16. The means for enabling as claimed in claim 9, 10 or 11 wherein a TCP/IP routing protocol advertises a route to said first virtual IP address (VIPA).
17. For use in a computer network having at least one host computer and one or more remote computers, said host computer having at least two TCP/IP stacks operating therein, a method for enabling the host computer to provide backup functions for TCP/IP communications, said method for enabling comprising:
providing programmable means for defining a first virtual IP address (VIPA) for a first TCP/IP stack in said host computer, said first stack executing one or more applications, said means for defining enabling said one or more remote computers to access said one or more applications executed by said first stack by reference to said first virtual IP address (VIPA), wherein said first VIPA is not associated with a physical adapter in said host computer and wherein said first VIPA is uniquely associated with said first stack at a given time;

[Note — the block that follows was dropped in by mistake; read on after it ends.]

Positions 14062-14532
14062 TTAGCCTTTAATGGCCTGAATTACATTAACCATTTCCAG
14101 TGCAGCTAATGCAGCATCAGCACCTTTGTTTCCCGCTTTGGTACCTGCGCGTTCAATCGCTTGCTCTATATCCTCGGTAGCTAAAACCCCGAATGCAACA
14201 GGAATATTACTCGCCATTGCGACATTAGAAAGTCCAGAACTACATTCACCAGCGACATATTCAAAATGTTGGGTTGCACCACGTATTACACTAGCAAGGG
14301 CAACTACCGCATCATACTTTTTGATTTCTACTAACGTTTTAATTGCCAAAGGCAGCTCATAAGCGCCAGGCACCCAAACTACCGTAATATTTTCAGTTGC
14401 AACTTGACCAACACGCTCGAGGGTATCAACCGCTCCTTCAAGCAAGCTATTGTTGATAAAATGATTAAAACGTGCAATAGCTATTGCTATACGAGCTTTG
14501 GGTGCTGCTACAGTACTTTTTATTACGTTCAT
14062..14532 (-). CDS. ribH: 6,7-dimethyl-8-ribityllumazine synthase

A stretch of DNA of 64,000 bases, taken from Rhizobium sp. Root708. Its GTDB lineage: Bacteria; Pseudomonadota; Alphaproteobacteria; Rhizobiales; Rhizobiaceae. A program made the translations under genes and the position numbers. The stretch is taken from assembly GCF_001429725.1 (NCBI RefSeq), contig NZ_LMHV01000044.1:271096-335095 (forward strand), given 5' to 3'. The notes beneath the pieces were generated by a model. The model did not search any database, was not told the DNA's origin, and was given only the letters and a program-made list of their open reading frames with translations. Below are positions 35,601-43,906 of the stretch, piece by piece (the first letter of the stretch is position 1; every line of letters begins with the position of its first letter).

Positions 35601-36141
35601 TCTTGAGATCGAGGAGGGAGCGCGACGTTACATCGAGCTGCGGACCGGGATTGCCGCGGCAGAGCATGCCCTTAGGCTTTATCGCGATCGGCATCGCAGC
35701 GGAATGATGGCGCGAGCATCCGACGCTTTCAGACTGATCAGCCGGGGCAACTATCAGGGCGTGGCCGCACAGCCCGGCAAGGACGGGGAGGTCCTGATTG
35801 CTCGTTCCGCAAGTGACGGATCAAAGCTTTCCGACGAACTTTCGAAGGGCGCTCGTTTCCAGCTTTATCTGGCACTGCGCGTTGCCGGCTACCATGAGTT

providing programmable means for defining a virtual address (VIPA) for a second TCP/IP stack in said host computer, said second stack for executing one or more applications, whereby said one or more remote computers in the network can access said one or more applications executable by said second stack by reference to said virtual IP address (VIPA);
providing an instance of one or more applications executable by said first stack and also executable by said second stack; and